The present study demonstrates that D2 receptor signaling is necessary for extinction of conditioned fear. Blockade of D2 receptors in IL during fear extinction impairs later retrieval of extinction, implicating D2 receptor signaling in this structure. Although raclopride did not affect firing rate or bursting in IL, it attenuated extinction-related tone responses. Thus, D2 receptor signaling in IL promotes fear extinction, presumably by enabling tone responses during extinction that are necessary for extinction consolidation (10
Raclopride-induced impairment of fear extinction generally agrees with previous findings. Haloperidol, a predominantly D2 receptor antagonist with notable affinity for the D1 receptor, was recently shown to impair extinction when given systemically or into the nucleus accumbens (32
). In addition, lesions of the dopaminergic terminals in mPFC impair contextual fear extinction (33
). Our results implicate dopaminergic actions at the D2 receptor, and parallel the finding that D4 receptor activation in IL is also required for fear extinction (34
). Ponnusamy and colleagues (18
), however, observed accelerated extinction in mice using a different systemically-administered D2 receptor antagonist, sulpiride. The disparity with our results may be explained by the greater D2-receptor selectivity and binding strength of raclopride over sulpiride (19
). Sulpiride is known to bind non-D2 receptor sites, an effect not observed with other neuroleptics (35
). It should be noted that sulpiride did not enhance extinction of a cocaine-induced conditioned place preference (36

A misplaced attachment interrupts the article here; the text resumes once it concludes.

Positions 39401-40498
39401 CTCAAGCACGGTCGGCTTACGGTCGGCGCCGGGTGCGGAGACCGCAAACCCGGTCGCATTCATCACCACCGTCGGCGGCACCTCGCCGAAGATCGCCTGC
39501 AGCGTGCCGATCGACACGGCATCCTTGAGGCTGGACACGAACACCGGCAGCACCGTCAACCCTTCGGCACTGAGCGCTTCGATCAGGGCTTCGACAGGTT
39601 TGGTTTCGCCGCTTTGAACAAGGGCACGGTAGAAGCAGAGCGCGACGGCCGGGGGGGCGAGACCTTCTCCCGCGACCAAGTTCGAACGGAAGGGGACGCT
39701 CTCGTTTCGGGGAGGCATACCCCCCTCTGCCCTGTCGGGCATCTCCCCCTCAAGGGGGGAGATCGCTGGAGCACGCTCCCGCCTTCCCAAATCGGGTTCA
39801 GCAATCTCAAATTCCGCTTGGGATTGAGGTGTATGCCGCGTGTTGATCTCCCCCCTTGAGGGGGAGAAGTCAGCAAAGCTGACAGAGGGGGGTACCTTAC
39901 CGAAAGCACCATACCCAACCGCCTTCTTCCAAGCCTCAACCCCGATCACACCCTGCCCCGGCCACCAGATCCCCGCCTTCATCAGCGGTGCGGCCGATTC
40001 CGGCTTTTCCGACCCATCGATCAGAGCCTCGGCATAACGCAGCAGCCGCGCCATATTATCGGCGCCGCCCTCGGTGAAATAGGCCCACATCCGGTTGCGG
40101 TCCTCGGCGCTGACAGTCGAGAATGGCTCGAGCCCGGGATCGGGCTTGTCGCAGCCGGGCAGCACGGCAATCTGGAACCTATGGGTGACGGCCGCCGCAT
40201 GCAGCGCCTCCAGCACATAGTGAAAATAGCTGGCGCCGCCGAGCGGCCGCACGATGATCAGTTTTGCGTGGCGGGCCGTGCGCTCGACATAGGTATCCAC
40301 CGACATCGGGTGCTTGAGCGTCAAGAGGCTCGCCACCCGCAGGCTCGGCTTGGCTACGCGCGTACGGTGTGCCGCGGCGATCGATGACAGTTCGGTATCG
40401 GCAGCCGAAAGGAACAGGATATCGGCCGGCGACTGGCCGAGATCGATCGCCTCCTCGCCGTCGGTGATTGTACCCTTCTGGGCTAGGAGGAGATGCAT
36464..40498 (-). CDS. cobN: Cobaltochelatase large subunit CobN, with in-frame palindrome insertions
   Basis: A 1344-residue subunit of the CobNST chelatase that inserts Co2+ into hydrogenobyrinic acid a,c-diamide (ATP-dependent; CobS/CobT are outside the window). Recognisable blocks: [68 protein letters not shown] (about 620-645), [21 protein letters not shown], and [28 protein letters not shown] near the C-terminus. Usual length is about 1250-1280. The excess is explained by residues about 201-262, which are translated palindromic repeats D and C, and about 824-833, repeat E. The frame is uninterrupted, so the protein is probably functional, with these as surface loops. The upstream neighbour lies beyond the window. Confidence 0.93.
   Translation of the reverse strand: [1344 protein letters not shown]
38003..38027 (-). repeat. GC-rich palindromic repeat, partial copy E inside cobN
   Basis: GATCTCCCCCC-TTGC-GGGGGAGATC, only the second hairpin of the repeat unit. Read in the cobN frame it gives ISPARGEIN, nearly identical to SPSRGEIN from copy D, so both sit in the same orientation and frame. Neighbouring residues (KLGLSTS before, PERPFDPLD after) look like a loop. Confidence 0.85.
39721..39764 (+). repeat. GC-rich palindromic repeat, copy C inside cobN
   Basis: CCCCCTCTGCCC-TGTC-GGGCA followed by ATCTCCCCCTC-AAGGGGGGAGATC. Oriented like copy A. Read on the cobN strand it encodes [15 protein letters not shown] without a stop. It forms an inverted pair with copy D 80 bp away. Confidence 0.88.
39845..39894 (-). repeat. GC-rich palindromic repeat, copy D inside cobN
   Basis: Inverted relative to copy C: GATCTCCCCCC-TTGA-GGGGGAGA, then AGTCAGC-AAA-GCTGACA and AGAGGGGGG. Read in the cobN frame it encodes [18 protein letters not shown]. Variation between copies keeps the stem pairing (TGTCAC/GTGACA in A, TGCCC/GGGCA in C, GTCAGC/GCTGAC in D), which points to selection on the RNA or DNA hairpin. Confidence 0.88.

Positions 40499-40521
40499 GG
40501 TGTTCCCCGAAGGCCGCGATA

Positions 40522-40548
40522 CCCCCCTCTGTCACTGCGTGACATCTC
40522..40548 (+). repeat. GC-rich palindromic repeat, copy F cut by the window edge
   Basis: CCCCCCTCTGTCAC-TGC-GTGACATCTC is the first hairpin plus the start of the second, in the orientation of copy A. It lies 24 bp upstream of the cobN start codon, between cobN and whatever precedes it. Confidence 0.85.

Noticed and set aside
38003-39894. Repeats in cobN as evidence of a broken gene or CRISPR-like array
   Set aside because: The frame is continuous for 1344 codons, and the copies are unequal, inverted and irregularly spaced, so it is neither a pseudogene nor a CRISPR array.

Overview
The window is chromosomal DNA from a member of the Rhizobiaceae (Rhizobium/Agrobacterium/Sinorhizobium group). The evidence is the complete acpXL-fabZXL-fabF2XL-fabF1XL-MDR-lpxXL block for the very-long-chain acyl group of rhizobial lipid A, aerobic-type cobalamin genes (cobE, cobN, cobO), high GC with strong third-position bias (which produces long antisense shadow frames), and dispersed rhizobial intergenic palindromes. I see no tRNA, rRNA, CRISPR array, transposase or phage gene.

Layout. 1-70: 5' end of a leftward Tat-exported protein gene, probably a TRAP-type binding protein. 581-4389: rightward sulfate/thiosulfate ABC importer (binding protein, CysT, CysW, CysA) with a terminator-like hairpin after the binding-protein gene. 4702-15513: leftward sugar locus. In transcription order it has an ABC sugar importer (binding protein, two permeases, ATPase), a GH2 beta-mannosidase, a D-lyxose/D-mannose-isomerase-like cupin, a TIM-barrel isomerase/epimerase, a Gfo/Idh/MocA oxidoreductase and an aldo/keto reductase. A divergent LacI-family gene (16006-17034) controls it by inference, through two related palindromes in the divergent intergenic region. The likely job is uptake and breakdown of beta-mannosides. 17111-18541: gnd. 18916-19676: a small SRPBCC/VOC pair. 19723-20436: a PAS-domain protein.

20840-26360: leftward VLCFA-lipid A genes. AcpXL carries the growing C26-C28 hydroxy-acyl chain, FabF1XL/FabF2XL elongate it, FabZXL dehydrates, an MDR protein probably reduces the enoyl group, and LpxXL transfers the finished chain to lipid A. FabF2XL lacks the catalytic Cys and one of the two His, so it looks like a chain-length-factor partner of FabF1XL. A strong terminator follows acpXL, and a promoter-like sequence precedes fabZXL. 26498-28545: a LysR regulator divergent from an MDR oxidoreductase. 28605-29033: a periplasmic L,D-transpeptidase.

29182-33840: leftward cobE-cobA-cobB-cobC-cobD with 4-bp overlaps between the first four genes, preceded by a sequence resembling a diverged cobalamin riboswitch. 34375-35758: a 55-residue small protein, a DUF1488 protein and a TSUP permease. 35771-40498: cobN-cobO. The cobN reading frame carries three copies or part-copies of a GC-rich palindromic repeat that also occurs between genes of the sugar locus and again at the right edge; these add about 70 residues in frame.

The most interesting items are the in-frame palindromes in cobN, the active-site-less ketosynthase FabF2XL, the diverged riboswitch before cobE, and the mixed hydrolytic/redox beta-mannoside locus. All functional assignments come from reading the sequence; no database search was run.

). Our results cannot be explained by state dependent effects as raclopride is quicky metabolized, and infusing the drug prior to extinction retrieval did not impair retrieval of extinction.
We identified IL as a site of action of raclopride in fear extinction, and observed a significant reduction in tone responses of IL neurons after systemic raclopride injections. Tone responses in IL are correlated with extinction retention (10
), and electrical stimulation designed to mimic tone responses in this region during extinction enhance extinction retention (10
). Output from IL neurons inhibits fear after extinction training by impeding amygdala output (15
). Because D2 receptors are located on IL output neurons, and conditioned responses in these neurons are observed during extinction (31
), we argue that activation of D2 receptors augments tone responsiveness during extinction learning.
In addition to direct modulation of tone responses, D2 receptor activation also stimulates mitogen-activated protein kinases (MAPKs) (38
). The MAPK signaling cascade is critical for protein synthesis, and reducing the activity of MAPK (9
) or blocking protein synthesis (41
) in IL impairs extinction retention. Thus, activation of D2 receptors on IL output neurons would facilitate consolidation of fear extinction.
Our results indicate that optimal levels of dopamine acting at D2 receptors are required for fear extinction to occur. D2 antagonists are commonly prescribed in psychiatry and are useful for the treatment of schizophrenia, a condition that is often comorbid with anxiety disorders. Our results suggest that the use of these drugs could lead to resistance to extinction, which may impede exposure therapy for anxiety disorders in patients currently using D2 receptor antagonists. Recently, it was shown that patients with schizophrenia exhibit extinction recall deficits (43
), an effect that could be attributed, in part, to the use of medications that block D2 receptors (44
). Whether chronic use of these medications reduces their potential to impair extinction learning, however, remains to be determined.